1

You have to use the chain rule in the last step. Putting in some extra parentheses for emphasis, you have: $$D_t (\phi(x-ct)) = (\nabla \phi)(x-ct) \cdot (-c)$$ which is a scalar.


0

Maybe you want to take a look to this paper: http://arxiv.org/abs/1104.4345


1

The general form of a harmonic function in an annulus is $$ u(r,\theta) = (A_0 +B_0\log r)+ \sum_{n\ne 0} r^n (A_n \cos |n|\theta+B_n\sin |n|\theta)\tag{1} $$ The stated boundary conditions are: $$ 0 = (A_0 +B_0\log 2)+ \sum_{n\ne 0} 2^n (A_n \cos |n|\theta+B_n\sin |n|\theta) \tag{2}$$ and $$ \sin\theta = (A_0 +B_0\log 4)+ \sum_{n\ne 0} 4^n (A_n \cos ...


2

Let's use the area form of the mean value property: For any $r>0,$ $$|u(0)| = |\frac{1}{\pi r^2}\int_{D(0,r)}u\,dx\,dy\,| \le \frac{1}{\pi r^2}\int_{D(0,r)}|u|\,dx\,dy$$ $$ \le \frac{1}{\pi r^2}\int_r^r\int_r^r|u(x,y)|\,dx\,dy\le \frac{1}{\pi r^2}\cdot C\cdot 2r = \frac{2C}{\pi r}.$$ Let $r\to \infty$ to see $u(0)=0.$ Clearly we could repeat the ...


2

Let $v(x) = x_1^2 + \cdots +x_n^2$. Then $v \ge 0$ and $\Delta v = 2n$. If $u \ge 0$ and $\Delta u = -1$ then $u + v/2n \ge 0$ and $\Delta(u + v/2n) = 0$. A nonnegative harmonic function is constant, so that $u + v/2n = C$ for some constant $C$. This leads rather quickly to a contradiction since $v(x) \to \infty$ as $|x| \to \infty$.


0

By method of characteristics: $u_x +u_y=2u$, and we know $du=u_xdx+u_ydy$, so $\frac {du}{dx}=u_x+\frac{dy}{dx} u_y$ and $\frac {dy}{dx}=1$ as shown by your analysis. So $u_x+u_y=\frac {du}{dx}$, substitute this to original equation we get:$\frac {du}{dx}=2u$, the. You can do the integration to get $ln(u)=2x+C$, which $C$ is a constant based on your ...


0

We are looking for the function $w=w(x,t)$, as I understand. Equations for the characteristics are $$\frac{dt}{ds}=1,\quad\frac{dx}{ds}=4,$$ then $$\frac{dx}{dt}=4,$$ which gives you the system of characteristics $$x-4t=c,$$ where $c\in R$ is a constant. Because $w$ has to be constant along the characteristics, every function $$w(x,t)=F(x-4t),$$ where $F\in ...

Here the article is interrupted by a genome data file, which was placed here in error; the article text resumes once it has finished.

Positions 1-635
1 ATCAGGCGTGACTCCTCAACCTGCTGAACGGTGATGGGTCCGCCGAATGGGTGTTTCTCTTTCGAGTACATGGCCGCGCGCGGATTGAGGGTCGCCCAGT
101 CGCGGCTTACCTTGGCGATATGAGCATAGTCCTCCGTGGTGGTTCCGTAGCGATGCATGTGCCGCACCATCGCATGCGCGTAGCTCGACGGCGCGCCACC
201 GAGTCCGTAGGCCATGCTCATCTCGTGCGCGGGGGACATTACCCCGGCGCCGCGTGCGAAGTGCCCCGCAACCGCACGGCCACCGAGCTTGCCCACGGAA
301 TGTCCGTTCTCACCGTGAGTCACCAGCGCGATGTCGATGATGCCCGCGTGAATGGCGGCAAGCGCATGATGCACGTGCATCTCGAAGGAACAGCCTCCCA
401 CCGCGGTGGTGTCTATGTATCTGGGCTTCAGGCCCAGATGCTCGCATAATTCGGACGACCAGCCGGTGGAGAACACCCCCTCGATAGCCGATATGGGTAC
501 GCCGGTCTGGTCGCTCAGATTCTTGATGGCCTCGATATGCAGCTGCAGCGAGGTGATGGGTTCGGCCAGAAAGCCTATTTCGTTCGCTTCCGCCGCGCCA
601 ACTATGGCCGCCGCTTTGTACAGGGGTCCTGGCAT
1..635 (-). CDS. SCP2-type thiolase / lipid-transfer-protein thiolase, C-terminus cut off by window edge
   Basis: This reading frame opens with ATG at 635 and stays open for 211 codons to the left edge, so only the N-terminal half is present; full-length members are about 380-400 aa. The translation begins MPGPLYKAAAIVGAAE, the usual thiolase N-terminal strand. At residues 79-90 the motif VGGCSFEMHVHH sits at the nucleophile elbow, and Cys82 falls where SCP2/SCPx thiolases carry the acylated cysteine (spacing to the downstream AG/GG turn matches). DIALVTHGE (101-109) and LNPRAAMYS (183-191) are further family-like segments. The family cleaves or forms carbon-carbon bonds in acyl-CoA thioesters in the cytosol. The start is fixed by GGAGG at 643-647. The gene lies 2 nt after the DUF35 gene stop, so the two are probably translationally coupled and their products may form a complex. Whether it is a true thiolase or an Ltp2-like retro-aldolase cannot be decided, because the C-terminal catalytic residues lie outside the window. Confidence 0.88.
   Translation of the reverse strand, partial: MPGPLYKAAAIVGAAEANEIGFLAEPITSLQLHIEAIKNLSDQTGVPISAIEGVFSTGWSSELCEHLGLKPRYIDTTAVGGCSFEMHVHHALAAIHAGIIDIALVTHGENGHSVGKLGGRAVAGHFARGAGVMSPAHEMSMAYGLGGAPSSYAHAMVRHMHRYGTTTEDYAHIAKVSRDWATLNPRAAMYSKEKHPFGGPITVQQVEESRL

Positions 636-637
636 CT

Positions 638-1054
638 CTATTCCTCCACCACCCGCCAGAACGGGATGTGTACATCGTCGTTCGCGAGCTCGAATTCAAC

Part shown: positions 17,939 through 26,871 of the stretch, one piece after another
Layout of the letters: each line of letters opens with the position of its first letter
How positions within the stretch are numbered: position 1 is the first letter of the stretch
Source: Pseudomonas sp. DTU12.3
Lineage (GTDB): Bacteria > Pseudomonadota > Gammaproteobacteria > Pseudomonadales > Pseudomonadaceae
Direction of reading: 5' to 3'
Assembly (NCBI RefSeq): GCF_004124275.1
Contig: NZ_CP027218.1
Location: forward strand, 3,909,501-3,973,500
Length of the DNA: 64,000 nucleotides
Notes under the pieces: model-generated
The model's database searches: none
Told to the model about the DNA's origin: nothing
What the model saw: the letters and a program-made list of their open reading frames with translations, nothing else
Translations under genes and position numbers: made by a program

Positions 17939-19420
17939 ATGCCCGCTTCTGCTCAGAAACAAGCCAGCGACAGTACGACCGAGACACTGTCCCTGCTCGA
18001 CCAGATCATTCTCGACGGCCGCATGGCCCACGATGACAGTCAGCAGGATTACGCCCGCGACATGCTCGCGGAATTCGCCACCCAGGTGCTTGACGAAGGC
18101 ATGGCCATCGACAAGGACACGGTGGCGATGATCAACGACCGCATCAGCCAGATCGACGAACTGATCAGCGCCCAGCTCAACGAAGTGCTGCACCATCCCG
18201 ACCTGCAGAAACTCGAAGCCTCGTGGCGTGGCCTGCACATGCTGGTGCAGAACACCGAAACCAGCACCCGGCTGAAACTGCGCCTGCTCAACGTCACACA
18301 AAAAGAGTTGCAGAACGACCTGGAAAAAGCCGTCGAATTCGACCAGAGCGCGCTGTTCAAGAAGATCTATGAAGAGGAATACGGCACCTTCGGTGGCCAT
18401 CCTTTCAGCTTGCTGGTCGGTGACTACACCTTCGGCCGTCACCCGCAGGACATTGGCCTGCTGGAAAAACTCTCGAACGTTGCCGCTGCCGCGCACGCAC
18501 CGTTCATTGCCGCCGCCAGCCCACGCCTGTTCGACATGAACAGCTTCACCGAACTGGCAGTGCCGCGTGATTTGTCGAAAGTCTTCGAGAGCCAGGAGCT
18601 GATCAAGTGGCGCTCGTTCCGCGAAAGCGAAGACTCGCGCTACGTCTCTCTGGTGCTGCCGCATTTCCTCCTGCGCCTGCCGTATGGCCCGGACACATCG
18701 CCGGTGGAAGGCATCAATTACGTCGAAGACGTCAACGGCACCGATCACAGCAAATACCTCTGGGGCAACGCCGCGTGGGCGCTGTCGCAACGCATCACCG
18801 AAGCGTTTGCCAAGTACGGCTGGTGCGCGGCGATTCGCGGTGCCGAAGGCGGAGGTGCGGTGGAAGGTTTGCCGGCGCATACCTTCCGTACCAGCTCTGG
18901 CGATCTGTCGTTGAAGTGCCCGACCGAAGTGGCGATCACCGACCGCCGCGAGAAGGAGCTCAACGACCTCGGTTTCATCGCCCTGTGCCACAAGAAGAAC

1

the characteristics are given by $$\frac{dx}{dt} = x, \frac{dy}{dt} = y, x(0) = 1, y(0) = b $$ which gives $$x = e^t, y = be^t, b = \frac yx, t=\ln x.$$ along the characteristics we have $$\frac{du}{dt} = u(1+b)e^t, u = 1, t=0 \to \int_1^u\frac{du}{u} = (1+b)\int_0^t e^t\, dt$$ integrating we get $$\ln u=(1+b)(e^t-1). u(x, y) = ...


0

$$\int_{-\infty}^{\infty}f(x)e^{i\omega x}dx=\int_{-a}^{a}1\,e^{i\omega x}dx+\int_{|x|>a} 0\,e^{i\omega x}dx=2a\,\frac{\sin(\omega a)}{\omega a}$$ Note that the integral $\int_{|x|>a} 0\,e^{i\omega x}dx=0$. Also note, that in the integral, the symbol $x$ is a "dummy" variable only. That is to say, we can replace $x$ with $\bar x$ as a dummy ...


-1

The subspace of constants is orthogonal to that spanned by the sine functions. You will not get a sine expansion converging to a constant. All sines are zero-mean, as are $\mathcal{L}^2$ sums of them.


0

The original problem that was posted has no unique solution. For example, letting $a_1=T_0$ and $a_n=0$ for $n\ne 1$ provides one solution. Letting $a_3=-T_0$ and $a_n=0$ for $n\ne 3$ provides another. There are an infinite number of possible solutions. Thus, either there isn't a unique one or the problem is mis-stated. If it has been mis-stated, ...


0

I would guess that it means that if $N$ is the normal vector to the plane, then the dot products $N \cdot \alpha$ and $N \cdot \beta$ have opposite signs. In other words, $\alpha$ and $\beta$ are on opposite sides of the plane.


0

A useful observation: if $\phi$ is harmonic, then $r\frac{\partial\phi}{\partial r}$ is also harmonic. This follows, for example, from $$r\frac{\partial\phi}{\partial r} = \left(\frac{d}{dt}u(tx)\right)\bigg|_{t=1}$$ where $u(tx)$ is harmonic for every $t$. Or you could just write $r\frac{\partial\phi}{\partial r}$ as $xu_x+yu_y+zu_z$ and compute the ...


1

Your question is incomplete, one need to read page 46 of Sneddon's book to figure out what the problem really want. To summarize, what the book want is start from an equation of the form $$z = f(u)\quad\text{ where }\quad u = \frac{xy}{z}$$ derive a PDE for $z$ which doesn't involve the function $f(u)$ explicitly. The tool you need is chain rule for ...


0

I try this today. $p= \dfrac{\partial z}{\partial x}$ and $q= \dfrac{\partial z}{\partial y} $ So $ p= \dfrac{\partial f}{\partial x }\left( \dfrac{yz-pxy}{z^2} \right) $ and $ q= \dfrac{\partial f}{\partial y }\left( \dfrac{xz-pxy}{z^2} \right) $ Is that right? After that, I try many minupulations... All attempts, I needed divided by ...


0

After looking through some textbooks from fluid mechanics I found a similar and problem and it seems that this type of problem is solved by adopting a certain type of PDF and performing a little calculus involving Dirac's delta. PDF definition Firsltly, we assume we assume that the deterministic version of our problem has a solution: \begin{equation} ...


0

Let me show it with a particular example. Consider the semilinear heat equation $$ u_t-\Delta u=u^p,\quad x\in\Omega\subset\mathbb{R}^n,\quad t>0, $$ with initial value $u(x,0)=u_0(x)\ge0$ and Dirichlet boundary conditions $u(x,t)=0$ for $x\in\partial \Omega$, $t\ge0$. Here $\Omega$ is a bounded smooth domain and $p>1$. Then, for appropriate $u_0$, ...